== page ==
Thursday, August 18, 2011

guts

You know that "high" you get when you do something that takes some guts?

I'm not talking about super duper big things (although those are good too...read here for more on that. I like getting out of my comfort zone every once in a while). I'm talking more about things like how as the shyest teenager on the planet years ago, it was so exhilarating to me when I finally got up the guts to go talk to a teacher about a grade I was worried about at school. I felt like I had conquered the world. Or when I talked myself into trying out for something...a school officer, cheer-leading, etc. Whether I "made it" or not, I had done something a little tougher than I was used to and I always ended up being glad in the end, whether or not the process was agonizing.

I think maybe that's why I love roller-coasters so so much: because riding on a roller-coaster pushes me a little out of my little realm of comfort...it scares me a little. Maybe it's good to be scared in life a little bit...face the unknown.

Anyway, I bring this up because this year our traditional trip to Bloomington Lake (up in the mountains about 45 minutes from where we stay at Bear Lake) ended up taking some guts.

I mean, don't get me wrong, it always takes guts to jump from this rope swing:...into the always freezing water (that's glacier run-off in the background).

But this year, this was the view from that exact same spot:
Yeah, that is ice covering a good portion of the lake's surface. Summer was so slow in making it's grand entrance this year that all that ice had hardly had a chance to give way to the crystal clear lake below.

This is how it usually looks up there:
It's usually spilling over with wildflowers.

It honestly takes my breath away it is so gorgeous.

Taking into consideration all the rain this spring I was bracing myself for some serious knock-you-out-with-beauty vistas. I figured it would be the most vibrant trip to date.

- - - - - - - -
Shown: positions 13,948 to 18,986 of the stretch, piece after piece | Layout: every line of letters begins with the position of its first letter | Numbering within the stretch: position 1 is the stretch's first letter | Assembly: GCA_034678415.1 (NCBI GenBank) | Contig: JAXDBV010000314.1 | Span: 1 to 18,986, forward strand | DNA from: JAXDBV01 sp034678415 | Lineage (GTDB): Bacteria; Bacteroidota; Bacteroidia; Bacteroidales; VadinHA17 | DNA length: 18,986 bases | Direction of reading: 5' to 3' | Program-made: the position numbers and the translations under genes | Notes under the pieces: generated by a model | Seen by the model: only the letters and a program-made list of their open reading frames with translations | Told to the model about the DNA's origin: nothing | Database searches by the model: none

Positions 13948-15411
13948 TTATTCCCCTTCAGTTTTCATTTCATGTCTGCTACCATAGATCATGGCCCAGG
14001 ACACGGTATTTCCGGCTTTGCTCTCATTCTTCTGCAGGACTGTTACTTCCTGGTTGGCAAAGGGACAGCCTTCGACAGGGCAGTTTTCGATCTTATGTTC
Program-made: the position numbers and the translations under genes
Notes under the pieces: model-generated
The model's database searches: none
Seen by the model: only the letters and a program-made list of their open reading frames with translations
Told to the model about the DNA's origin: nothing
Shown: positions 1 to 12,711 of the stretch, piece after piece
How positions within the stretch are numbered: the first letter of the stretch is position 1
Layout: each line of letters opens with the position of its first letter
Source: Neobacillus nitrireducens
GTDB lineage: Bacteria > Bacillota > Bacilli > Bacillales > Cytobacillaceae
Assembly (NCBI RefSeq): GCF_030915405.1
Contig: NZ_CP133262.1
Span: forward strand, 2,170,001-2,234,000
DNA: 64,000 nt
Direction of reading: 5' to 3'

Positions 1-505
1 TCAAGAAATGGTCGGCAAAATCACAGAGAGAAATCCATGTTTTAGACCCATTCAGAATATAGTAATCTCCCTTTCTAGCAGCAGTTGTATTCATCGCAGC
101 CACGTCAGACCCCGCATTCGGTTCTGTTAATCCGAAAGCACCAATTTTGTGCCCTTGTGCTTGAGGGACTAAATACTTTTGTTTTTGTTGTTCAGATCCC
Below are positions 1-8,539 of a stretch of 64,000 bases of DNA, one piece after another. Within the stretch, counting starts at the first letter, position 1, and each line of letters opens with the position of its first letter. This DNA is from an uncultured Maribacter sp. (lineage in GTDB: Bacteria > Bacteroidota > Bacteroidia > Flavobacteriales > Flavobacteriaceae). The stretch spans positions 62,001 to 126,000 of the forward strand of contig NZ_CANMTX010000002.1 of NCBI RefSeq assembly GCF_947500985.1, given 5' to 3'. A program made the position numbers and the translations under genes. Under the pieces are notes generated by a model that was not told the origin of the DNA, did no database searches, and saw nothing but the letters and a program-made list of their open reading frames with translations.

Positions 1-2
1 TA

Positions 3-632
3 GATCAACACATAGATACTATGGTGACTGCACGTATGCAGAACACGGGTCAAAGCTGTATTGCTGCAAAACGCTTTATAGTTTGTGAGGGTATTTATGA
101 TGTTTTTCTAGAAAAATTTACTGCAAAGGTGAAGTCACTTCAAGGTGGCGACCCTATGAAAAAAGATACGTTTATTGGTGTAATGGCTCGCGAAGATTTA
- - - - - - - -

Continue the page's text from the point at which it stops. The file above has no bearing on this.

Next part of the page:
But this is what we were greeted with when we got there:That is SNOW covering the parking lot.

Let's just say we weren't quite prepared for that (nice flip-flops, right?)


The paths up to the lake usually look like this:
(awwww...look how cute those little kids are...)

But this year, this was what we got:

Poor little flowers were trying their darnedest to poke their heads up through the snow.


Last year:

This year:
Ok, so you get the picture.

It was cold.

But still beautiful...

My heart jumped when I saw that lake at the top still half-way frozen over. Because I knew I still had to do it: I still had to do the rope swing. Because I always do. The jump is always scary yet invigorating. (And plus I want my kids to see me do hard things so they will too.)

When we got to the top of the lake we found that the rope swing was broken. It was all wound up in the tallest branches of the tree that holds it. Irretrievable.

My words said "darn it," but inside my heart celebrated.

At least I had planned on doing it, right? Too bad that circumstances out of my control barred the way to my rope swing glory this year. "Too bad, so sad." I thought to myself. "Now let's go take some more pictures."

Until someone stated the obvious: we didn't need a rope swing to get in the water.

And then the peer pressure sunk in.

We had to do it. A few of us picked our spots and counted down on the side.

And then counted down again to help get our guts up a little more.

And then, just like that, we did it. We embraced the challenge and we dove right into that ice water.

And then we shot out of there lickety-split. I mean, I don't think I've seen any of us move that fast before.

Ever.
I knew it would be cold. It always is. I planned on it being freezing.

But I had no idea how it would make it feel like every cell in my body was cracking in half in combustion of being so shocked with ice.

As we looked at each other in wonder of how much colder it was than we could have even imagined it being, this sense of accomplishment began to grow. It showed in our huge smiles. We had just done something tough.

And it was invigorating.